by Bruno Jasieński
“And I say also unto thee, That thou art Peter, and upon this rock I will build my church; and the gates of hell shall not prevail against it.
And I will give unto thee the keys of the kingdom of heaven: and whatsoever thou shalt bind on earth shall be bound in heaven: and whatsoever thou shalt loose on earth shall be loosed in heaven.”
– Matthew 16
“… For if ye forgive men their trespasses, your heavenly Father will also forgive you …”
– Matthew 6
The crucifix was old and weather-beaten. Perhaps six hundred years old, it was said.
It hung in an alcove by the vestibule entrance.
Its wood had hardened and petrified with age, so that its origins could no longer be determined; it stood slightly taller than a person.
It depicted a blackened and withered Christ, fastened to the cross with three massive hobnails.
But the most fascinating thing was Christ’s face – it in no way resembled those pious faces the Renaissance painters gave Him on their canvases. It was the face of a thug, horridly ugly, with black, sunken eye sockets, a terrible, loathsome expression etched onto his ample, bestial jaws, a face that smacked more of blasphemy than sainthood.
The monk who sculpted it must have been possessed, or a dreadful sinner; he had carved the base evil of his spidery soul.
The legs, half worn to nothing from the kisses of pious lips, were stiff and bony, like the legs of a corpse.
The priest felt a strange antipathy toward the crucifix.
Ever since he had first set foot in the parish, at only thirty years of age, he had nursed an incomprehensible, superstitious dread, a hatred for it, which had only grown as the years went by.
Whenever he had to pass by the alcove to conduct Mass, he always crossed himself rapidly and hurried on.
He had been here for twenty years, living off the church and the village. When offered a promotion to a better parish he declined. Only his relationship to the crucifix in the vestibule had remained constant since the day of his arrival.
He was not liked by his parishioners.
They knew about his various dealings, and whispered about them in private.
Everyone knew he had had two children, a boy and a girl, with his housekeeper, who had died the previous fall. The children were being educated in the city.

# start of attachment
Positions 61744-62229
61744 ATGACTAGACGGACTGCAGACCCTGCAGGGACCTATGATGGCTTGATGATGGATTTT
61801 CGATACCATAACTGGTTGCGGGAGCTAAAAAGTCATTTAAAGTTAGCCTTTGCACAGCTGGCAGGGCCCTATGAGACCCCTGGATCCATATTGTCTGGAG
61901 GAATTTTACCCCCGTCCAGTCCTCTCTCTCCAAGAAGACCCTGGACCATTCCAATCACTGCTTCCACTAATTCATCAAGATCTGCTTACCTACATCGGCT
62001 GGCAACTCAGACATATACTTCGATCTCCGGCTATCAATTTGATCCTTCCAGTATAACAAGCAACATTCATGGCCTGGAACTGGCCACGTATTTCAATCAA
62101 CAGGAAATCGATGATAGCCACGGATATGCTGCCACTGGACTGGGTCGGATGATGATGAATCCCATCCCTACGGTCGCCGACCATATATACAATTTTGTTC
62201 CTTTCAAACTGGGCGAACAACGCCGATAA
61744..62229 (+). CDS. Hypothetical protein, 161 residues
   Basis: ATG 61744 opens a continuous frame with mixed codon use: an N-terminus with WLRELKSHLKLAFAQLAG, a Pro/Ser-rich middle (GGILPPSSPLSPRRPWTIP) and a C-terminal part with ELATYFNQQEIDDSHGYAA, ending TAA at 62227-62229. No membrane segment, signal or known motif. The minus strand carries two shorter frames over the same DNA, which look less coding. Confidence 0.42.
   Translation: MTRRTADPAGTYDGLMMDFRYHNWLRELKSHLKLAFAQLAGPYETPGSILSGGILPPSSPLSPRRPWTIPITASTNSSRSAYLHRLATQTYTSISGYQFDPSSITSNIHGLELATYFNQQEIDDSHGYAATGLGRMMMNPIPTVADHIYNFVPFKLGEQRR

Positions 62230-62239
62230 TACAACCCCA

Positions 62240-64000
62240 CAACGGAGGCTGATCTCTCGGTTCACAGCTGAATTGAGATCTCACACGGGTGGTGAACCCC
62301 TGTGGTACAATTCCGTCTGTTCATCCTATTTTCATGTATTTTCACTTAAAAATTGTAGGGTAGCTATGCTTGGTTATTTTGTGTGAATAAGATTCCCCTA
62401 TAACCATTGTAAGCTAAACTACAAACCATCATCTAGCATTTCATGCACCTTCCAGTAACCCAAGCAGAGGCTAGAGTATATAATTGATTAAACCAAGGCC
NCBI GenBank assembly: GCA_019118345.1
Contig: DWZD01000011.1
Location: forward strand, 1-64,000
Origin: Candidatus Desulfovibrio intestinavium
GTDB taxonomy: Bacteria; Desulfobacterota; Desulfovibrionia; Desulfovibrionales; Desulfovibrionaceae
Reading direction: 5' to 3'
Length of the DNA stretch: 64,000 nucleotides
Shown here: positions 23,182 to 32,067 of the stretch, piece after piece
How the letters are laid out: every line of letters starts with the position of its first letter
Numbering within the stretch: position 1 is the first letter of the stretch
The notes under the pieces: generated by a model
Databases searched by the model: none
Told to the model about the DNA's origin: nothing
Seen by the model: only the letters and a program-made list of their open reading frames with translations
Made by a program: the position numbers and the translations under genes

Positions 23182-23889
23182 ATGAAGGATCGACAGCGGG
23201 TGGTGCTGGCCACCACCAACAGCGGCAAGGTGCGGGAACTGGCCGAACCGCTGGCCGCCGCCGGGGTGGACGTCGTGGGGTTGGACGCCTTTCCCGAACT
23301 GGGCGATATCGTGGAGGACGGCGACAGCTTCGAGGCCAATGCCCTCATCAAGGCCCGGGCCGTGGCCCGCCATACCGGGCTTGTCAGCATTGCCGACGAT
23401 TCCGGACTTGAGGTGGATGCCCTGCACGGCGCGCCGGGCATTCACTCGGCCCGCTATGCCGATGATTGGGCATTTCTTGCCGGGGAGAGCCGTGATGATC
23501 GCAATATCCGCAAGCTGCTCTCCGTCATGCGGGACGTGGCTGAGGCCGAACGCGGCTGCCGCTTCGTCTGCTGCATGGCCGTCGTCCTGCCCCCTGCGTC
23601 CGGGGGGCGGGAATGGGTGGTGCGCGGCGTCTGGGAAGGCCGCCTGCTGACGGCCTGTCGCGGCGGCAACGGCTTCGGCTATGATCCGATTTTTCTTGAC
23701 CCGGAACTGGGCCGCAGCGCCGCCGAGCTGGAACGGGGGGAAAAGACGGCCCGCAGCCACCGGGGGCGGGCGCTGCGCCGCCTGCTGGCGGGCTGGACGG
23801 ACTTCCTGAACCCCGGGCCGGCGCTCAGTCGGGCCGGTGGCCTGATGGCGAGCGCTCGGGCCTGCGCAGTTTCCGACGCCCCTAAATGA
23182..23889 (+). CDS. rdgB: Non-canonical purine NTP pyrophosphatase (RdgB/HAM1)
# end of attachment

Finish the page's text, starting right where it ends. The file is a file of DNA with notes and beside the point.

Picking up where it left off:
He was stern and dogmatic with the villagers.
Miserly and penny-pinching, he begrudged everyone, whether rich or vagrant.
He knew perfectly well the parishioners detested him, and this made him even more ruthless.
A wiry consumptive with broad shoulders and a sunken rib cage, he was still trim despite his fifty years of age. Silent and glum, his face gaunt and ashen, his eyes blazing but deeply sunken, he gave the impression of a man wracked by illness.
And curiously – though no one seemed to notice it – that bony, angular face with its phosphorescent eyes resembled that of the Christ in the vestibule.
Had the priest seen this resemblance? Was this why he resented the crucifix?
He had been overexerting himself the past few years. That autumn was more difficult and more miserable than the ones before.
Rain fell incessantly, the air was foggy and damp.
He never tended to his illness. He had lived with it for so many years that it had become a part of him.
And one day it happened that, while celebrating Mass, his singing gave way to a terrible fit, coughing up blood.
He toppled from the pedestal, dropping his chalice.
He was carried to the presbytery.
The fit persisted.
By the time the doctor from a nearby town had managed to stanch the hemorrhage, the priest was utterly spent.
He lay supine, yellow as a chasuble, gasping for breath.
The doctor prescribed some powders for him, told him to remain in bed, not to go outside for the love of God, and when the rain let up – to travel.
Gries – Davos – Zakopane …
He took his pay and left.
The priest spent two days bedridden.
On the third day he rose and went to conduct Mass, in the morning, as usual.
He was looking much the worse for wear.
He was hobbling with a cane and coughing loudly.
His face was even more sunken and sallow.
He looked like a ghoul.
Thus passed several weeks …